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1.
Int J Mol Med ; 49(3)2022 03.
Article in English | MEDLINE | ID: covidwho-1643663

ABSTRACT

The highly heterogeneous symptomatology and unpredictable progress of COVID­19 triggered unprecedented intensive biomedical research and a number of clinical research projects. Although the pathophysiology of the disease is being progressively clarified, its complexity remains vast. Moreover, some extremely infrequent cases of thrombotic thrombocytopenia following vaccination against SARS­CoV­2 infection have been observed. The present study aimed to map the signaling pathways of thrombocytopenia implicated in COVID­19, as well as in vaccine­induced thrombotic thrombocytopenia (VITT). The biomedical literature database, MEDLINE/PubMed, was thoroughly searched using artificial intelligence techniques for the semantic relations among the top 50 similar words (>0.9) implicated in COVID­19­mediated human infection or VITT. Additionally, STRING, a database of primary and predicted associations among genes and proteins (collected from diverse resources, such as documented pathway knowledge, high­throughput experimental studies, cross­species extrapolated information, automated text mining results, computationally predicted interactions, etc.), was employed, with the confidence threshold set at 0.7. In addition, two interactomes were constructed: i) A network including 119 and 56 nodes relevant to COVID­19 and thrombocytopenia, respectively; and ii) a second network containing 60 nodes relevant to VITT. Although thrombocytopenia is a dominant morbidity in both entities, three nodes were observed that corresponded to genes (AURKA, CD46 and CD19) expressed only in VITT, whilst ADAM10, CDC20, SHC1 and STXBP2 are silenced in VITT, but are commonly expressed in both COVID­19 and thrombocytopenia. The calculated average node degree was immense (11.9 in COVID­19 and 6.43 in VITT), illustrating the complexity of COVID­19 and VITT pathologies and confirming the importance of cytokines, as well as of pathways activated following hypoxic events. In addition, PYCARD, NLP3 and P2RX7 are key potential therapeutic targets for all three morbid entities, meriting further research. This interactome was based on wild­type genes, revealing the predisposition of the body to hypoxia­induced thrombosis, leading to the acute COVID­19 phenotype, the 'long­COVID syndrome', and/or VITT. Thus, common nodes appear to be key players in illness prevention, progression and treatment.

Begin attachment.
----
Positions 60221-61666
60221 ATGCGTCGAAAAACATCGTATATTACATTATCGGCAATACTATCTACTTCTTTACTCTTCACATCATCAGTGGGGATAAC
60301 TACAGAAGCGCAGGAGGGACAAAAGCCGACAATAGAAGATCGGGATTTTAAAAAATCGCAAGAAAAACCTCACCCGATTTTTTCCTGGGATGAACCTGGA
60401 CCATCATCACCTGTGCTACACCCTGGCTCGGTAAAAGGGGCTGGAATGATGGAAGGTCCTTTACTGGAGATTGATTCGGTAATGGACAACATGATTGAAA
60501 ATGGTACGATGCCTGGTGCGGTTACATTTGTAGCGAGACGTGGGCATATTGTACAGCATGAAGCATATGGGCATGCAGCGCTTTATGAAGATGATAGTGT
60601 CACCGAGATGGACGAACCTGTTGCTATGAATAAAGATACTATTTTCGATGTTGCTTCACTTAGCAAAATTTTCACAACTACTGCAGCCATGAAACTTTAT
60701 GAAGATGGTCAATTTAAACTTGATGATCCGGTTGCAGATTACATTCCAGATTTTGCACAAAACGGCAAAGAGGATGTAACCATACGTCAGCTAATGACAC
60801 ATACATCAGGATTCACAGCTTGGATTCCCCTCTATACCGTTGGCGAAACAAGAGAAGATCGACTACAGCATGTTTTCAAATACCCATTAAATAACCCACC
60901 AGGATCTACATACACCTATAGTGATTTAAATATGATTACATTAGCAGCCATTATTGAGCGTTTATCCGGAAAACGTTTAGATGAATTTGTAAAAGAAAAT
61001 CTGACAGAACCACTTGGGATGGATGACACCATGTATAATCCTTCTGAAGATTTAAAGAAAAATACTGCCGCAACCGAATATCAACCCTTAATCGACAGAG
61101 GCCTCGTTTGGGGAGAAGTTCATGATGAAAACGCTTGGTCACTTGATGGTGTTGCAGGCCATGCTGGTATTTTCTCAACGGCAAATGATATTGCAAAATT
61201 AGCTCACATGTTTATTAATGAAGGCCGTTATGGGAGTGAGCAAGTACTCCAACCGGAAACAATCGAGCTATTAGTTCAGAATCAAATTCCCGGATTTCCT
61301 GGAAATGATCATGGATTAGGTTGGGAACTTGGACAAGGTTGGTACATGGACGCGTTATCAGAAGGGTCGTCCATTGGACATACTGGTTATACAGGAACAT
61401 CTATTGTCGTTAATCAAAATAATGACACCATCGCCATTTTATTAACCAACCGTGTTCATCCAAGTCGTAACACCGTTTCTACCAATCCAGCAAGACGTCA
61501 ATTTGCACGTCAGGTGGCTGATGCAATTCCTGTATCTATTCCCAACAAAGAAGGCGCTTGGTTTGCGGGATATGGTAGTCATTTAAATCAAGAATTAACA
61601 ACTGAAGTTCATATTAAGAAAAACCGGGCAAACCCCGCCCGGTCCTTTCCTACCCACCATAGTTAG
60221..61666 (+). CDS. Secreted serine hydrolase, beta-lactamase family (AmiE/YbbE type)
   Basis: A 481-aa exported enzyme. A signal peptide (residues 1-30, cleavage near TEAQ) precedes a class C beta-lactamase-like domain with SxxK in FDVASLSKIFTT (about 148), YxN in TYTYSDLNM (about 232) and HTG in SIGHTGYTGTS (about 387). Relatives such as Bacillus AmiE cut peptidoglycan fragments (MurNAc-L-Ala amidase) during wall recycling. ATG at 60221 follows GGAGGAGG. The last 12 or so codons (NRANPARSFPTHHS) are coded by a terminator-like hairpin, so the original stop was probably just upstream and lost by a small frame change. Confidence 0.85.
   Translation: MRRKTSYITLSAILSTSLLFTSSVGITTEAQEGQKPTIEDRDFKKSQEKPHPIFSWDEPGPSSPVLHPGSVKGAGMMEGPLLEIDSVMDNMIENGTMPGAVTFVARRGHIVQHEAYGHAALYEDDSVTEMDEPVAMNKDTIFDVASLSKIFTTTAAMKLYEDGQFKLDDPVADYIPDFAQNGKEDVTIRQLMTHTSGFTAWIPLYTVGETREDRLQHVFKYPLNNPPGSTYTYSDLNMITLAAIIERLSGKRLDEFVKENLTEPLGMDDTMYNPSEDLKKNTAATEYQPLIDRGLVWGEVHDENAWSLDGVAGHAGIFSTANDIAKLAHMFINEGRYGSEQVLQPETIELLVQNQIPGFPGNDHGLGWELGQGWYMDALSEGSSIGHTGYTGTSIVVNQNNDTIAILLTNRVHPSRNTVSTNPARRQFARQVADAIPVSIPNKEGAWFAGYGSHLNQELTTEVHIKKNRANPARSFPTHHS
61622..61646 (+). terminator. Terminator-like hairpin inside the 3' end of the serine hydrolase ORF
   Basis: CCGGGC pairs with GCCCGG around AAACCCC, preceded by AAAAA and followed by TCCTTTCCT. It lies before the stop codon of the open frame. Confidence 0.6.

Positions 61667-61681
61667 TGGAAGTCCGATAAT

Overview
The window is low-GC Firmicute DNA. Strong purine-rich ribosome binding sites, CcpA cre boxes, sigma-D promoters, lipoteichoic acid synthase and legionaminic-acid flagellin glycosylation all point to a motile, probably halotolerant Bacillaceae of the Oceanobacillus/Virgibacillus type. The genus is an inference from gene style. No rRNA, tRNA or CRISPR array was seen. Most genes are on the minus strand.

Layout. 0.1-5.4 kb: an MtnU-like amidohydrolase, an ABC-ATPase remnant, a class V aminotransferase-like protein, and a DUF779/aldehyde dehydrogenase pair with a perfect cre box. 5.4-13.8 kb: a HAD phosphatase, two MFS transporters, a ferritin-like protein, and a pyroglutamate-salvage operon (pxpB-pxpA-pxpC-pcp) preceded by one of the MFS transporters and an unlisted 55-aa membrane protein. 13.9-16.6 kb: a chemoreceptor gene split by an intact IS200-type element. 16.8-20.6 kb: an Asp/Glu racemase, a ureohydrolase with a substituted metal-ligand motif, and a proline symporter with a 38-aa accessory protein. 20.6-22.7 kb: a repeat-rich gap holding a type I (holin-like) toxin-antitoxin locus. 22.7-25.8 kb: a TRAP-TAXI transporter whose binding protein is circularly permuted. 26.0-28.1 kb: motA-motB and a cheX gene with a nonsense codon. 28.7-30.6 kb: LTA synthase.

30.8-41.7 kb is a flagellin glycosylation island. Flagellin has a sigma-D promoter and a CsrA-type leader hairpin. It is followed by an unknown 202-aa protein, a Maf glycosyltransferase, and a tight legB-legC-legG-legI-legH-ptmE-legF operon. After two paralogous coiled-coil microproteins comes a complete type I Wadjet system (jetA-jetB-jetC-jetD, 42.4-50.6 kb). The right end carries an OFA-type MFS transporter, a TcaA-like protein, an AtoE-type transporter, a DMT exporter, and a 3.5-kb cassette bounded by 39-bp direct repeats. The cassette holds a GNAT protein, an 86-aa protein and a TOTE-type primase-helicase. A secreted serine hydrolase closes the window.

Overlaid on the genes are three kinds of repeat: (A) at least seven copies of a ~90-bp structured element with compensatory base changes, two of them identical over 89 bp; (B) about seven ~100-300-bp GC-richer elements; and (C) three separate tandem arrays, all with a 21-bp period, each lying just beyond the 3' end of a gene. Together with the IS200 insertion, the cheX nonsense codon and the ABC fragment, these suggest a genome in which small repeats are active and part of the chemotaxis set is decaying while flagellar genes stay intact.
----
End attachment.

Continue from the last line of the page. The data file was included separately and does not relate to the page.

Subject(s)
COVID-19 , Thrombocytopenia , Thrombosis , Vaccines , Artificial Intelligence , COVID-19/complications , COVID-19 Vaccines/adverse effects , Humans , SARS-CoV-2 , Thrombocytopenia/chemically induced , Thrombocytopenia/genetics , Thrombosis/genetics
2.
JCI Insight ; 7(2)2022 01 25.
Article in English | MEDLINE | ID: covidwho-1571524

ABSTRACT

Acute cardiac injury is prevalent in critical COVID-19 and associated with increased mortality. Its etiology remains debated, as initially presumed causes - myocarditis and cardiac necrosis - have proved uncommon. To elucidate the pathophysiology of COVID-19-associated cardiac injury, we conducted a prospective study of the first 69 consecutive COVID-19 decedents at CUIMC in New York City. Of 6 acute cardiac histopathologic features, presence of microthrombi was the most commonly detected among our cohort. We tested associations of cardiac microthrombi with biomarkers of inflammation, cardiac injury, and fibrinolysis and with in-hospital antiplatelet therapy, therapeutic anticoagulation, and corticosteroid treatment, while adjusting for multiple clinical factors, including COVID-19 therapies. Higher peak erythrocyte sedimentation rate and C-reactive protein were independently associated with increased odds of microthrombi, supporting an immunothrombotic etiology. Using single-nuclei RNA-sequencing analysis on 3 patients with and 4 patients without cardiac microthrombi, we discovered an enrichment of prothrombotic/antifibrinolytic, extracellular matrix remodeling, and immune-potentiating signaling among cardiac fibroblasts in microthrombi-positive, relative to microthrombi-negative, COVID-19 hearts. Non-COVID-19, nonfailing hearts were used as reference controls. Our study identifies a specific transcriptomic signature in cardiac fibroblasts as a salient feature of microthrombi-positive COVID-19 hearts. Our findings warrant further mechanistic study as cardiac fibroblasts may represent a potential therapeutic target for COVID-19-associated cardiac microthrombi.


Subject(s)
COVID-19 , Heart Injuries , RNA-Seq , SARS-CoV-2/metabolism , Thrombosis , Adult , Aged , Aged, 80 and over , COVID-19/genetics , COVID-19/metabolism , COVID-19/pathology , Female , Heart Injuries/genetics , Heart Injuries/metabolism , Heart Injuries/pathology , Humans , Male , Middle Aged , Myocardium/metabolism , Myocardium/pathology , Prospective Studies , Thrombosis/genetics , Thrombosis/metabolism , Thrombosis/pathology
3.
FASEB J ; 35(12): e21969, 2021 12.
Article in English | MEDLINE | ID: covidwho-1532548